The military coup that took place in Sudan on Monday (25/10) dissolved the government and arrested Prime Minister Abdalla Hamdok. This is the latest political crisis in a country that has been going through a turbulent period for several years.
In addition to political tensions, the economy of Sudan, the third largest country in Africa, is going through a deep crisis, with high rates of inflation and shortages of food, fuel and medicine.
The coup alarmed international powers that recently established diplomatic relations with Sudan after years of isolation.
Below we have compiled some points you need to know about the military coup in Sudan.
What is the background to the scam?
Military and civilian leaders have shared power since August 2019, after the overthrow of Sudanese President Omar al-Bashir. accused of tyranny.
The army ousted al-Bashir, but street demonstrations demanded the return of a civilian government. The army was then forced to negotiate a plan aimed at transitioning to a democratic system.
Under this law, the country must now be in a transitional period, with civilians and military leaders running Sudan through a joint committee known as the Sovereignty Council.
But the two groups are in open conflict.
What is behind the political tension?
Military leaders in the transitional government demanded reforms from their civilian counterparts and called for the prime minister’s office to be replaced. The maneuver was considered a coup by civilian leaders.
There have been several failed coups since 2019, most recently last month.
The main civilian figure, Prime Minister Abdalla Hamdok, has linked the movement to loyal supporters of Bashir – many of whom say they are involved in the armed forces, security services and other state institutions.
In recent weeks, pro-military demonstrators have swept through the capital, Khartoum. On the other hand, there were also large spontaneous protests in support of the Prime Minister.
Pro-military protesters accused the government of failing to solve the country’s problems.
Hamdok has implemented some unpopular measures to try to reform the economy, such as cutting fuel subsidies.
But the political weakness in Sudan has a long precedent.
In the past decades, the disintegration of political parties and their inability to build consensus has paved the way for attempts to seize power through military coups. The secession attempts were a pretext to “restore order,” wrote regional analyst Magdy Abdel-Hadi.
Today there are no less than 80 political parties in Sudan.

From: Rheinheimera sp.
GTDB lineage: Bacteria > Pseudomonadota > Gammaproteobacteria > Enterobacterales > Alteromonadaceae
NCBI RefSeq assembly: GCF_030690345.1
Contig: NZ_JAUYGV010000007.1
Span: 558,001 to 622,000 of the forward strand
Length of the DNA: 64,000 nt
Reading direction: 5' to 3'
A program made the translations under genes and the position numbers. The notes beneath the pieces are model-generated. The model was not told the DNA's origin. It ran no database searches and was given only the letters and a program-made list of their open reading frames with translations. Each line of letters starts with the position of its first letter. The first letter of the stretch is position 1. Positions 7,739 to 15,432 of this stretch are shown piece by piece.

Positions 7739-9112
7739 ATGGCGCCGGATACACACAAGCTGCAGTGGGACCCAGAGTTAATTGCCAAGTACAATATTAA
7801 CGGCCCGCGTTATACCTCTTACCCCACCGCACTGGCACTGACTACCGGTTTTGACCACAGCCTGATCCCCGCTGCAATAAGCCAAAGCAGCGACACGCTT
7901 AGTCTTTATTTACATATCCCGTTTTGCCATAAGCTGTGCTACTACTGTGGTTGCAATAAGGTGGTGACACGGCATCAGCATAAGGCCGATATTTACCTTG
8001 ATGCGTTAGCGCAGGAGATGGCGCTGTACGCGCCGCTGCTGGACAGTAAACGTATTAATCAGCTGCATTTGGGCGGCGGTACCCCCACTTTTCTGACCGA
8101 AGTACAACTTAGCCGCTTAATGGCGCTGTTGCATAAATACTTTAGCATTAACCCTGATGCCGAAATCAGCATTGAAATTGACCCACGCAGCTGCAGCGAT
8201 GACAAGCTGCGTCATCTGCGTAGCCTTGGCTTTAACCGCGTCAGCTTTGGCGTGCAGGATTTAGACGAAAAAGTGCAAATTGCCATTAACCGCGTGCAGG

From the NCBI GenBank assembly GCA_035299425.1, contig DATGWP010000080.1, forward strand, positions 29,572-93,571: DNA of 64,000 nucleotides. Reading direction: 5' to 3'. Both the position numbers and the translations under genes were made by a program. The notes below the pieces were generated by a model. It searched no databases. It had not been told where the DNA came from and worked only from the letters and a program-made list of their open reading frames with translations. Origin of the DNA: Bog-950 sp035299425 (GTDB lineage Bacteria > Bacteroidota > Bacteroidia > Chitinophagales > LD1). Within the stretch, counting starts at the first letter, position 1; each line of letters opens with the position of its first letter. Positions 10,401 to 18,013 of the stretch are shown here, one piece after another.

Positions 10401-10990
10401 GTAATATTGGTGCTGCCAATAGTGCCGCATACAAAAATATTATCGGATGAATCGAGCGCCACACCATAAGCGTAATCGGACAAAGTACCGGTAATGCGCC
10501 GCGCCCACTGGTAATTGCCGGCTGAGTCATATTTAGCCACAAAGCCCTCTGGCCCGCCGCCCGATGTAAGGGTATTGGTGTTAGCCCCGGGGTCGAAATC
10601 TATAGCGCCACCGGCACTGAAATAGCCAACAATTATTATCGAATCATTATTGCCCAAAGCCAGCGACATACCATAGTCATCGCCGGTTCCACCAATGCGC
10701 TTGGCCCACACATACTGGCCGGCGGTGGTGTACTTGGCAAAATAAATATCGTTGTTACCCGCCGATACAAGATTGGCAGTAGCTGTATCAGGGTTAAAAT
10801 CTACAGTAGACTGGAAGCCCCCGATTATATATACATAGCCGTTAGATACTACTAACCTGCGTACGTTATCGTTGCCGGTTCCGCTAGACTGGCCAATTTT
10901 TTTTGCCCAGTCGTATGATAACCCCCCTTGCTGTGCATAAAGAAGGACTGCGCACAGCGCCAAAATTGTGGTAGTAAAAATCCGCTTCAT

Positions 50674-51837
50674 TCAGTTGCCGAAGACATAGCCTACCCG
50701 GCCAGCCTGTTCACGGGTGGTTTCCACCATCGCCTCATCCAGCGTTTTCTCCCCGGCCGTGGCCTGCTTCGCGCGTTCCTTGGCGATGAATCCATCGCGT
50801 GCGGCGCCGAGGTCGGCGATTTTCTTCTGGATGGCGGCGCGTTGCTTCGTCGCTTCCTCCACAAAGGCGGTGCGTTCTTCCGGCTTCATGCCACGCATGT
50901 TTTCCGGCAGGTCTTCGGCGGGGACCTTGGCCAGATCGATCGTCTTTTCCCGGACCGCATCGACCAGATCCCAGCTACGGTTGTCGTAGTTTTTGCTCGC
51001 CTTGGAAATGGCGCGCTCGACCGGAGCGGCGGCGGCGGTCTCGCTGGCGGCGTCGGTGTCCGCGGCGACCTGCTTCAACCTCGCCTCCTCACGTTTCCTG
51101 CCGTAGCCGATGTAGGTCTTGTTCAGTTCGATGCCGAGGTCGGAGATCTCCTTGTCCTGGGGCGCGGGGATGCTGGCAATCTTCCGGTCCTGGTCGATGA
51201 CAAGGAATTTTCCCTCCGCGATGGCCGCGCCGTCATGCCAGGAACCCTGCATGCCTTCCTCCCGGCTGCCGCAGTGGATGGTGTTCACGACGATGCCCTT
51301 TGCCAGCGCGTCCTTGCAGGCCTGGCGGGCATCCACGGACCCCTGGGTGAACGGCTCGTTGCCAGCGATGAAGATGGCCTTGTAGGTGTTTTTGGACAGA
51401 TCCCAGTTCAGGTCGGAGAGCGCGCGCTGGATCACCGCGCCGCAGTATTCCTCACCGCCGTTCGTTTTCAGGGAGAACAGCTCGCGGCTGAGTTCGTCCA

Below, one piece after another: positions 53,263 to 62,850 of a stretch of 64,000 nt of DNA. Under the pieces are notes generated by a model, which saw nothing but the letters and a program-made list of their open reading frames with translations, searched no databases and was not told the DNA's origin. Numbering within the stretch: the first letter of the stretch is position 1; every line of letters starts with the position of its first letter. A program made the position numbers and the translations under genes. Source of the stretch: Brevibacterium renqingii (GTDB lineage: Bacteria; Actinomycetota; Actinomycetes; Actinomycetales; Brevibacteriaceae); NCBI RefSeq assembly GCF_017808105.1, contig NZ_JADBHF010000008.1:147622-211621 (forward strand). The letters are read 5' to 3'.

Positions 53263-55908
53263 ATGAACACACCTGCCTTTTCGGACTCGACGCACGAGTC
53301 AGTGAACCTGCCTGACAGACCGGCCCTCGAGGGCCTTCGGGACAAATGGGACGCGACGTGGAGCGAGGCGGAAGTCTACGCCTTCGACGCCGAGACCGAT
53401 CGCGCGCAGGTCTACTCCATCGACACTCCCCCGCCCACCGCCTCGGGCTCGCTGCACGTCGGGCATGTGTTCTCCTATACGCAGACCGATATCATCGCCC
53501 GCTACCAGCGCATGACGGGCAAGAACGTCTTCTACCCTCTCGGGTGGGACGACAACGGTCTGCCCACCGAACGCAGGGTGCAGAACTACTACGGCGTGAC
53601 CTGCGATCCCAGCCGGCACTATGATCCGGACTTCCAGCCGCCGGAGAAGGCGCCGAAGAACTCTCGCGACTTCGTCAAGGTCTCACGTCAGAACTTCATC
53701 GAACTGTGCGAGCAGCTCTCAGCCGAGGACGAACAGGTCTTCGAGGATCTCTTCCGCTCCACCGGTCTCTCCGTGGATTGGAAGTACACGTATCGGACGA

This broad partisanship disturbed the Sovereignty Council: internal divisions between the army and the civilian camps impeded any political consensus.
what is happening now?
The President of the Sovereignty Council delivered a speech in which he declared a state of emergency and dissolved the Council of Ministers and the Council itself.
Major General Abdel Fattah Abdel Rahman Burhan also said that general elections will be held in July 2023.
Prime Minister Hamdok was reportedly arrested by soldiers on Monday along with a number of other ministers. Local information reported that the headquarters of the state television and radio network had taken control of the army.
Internet use is also restricted.
The African Union, the United Nations, the European Union, the Arab League and the United States expressed “deep concern” about Monday’s military coup.
What could happen then?
The coup was not necessarily a “closed deal,” as political analyst Alex de Waal suggests, given Sudan’s “enormous capacity for civilian mobilization.”
He told the BBC: “Whenever the army tried to push the limit, they were hindered by mobilization in the streets. I think that’s what we will see now.”
According to the Sudanese Ministry of Information’s Facebook page, the prime minister asked people to demonstrate in support of the government.
Pictures and reports show protesters gathering in Khartoum. Military forces were also deployed to suppress these actions.
In June 2019, before a democratic transition was agreed, soldiers opened fire on protesters in Khartoum, killing at least 87 people.
Memories of this massacre are in the minds of the residents as the two sides clash.
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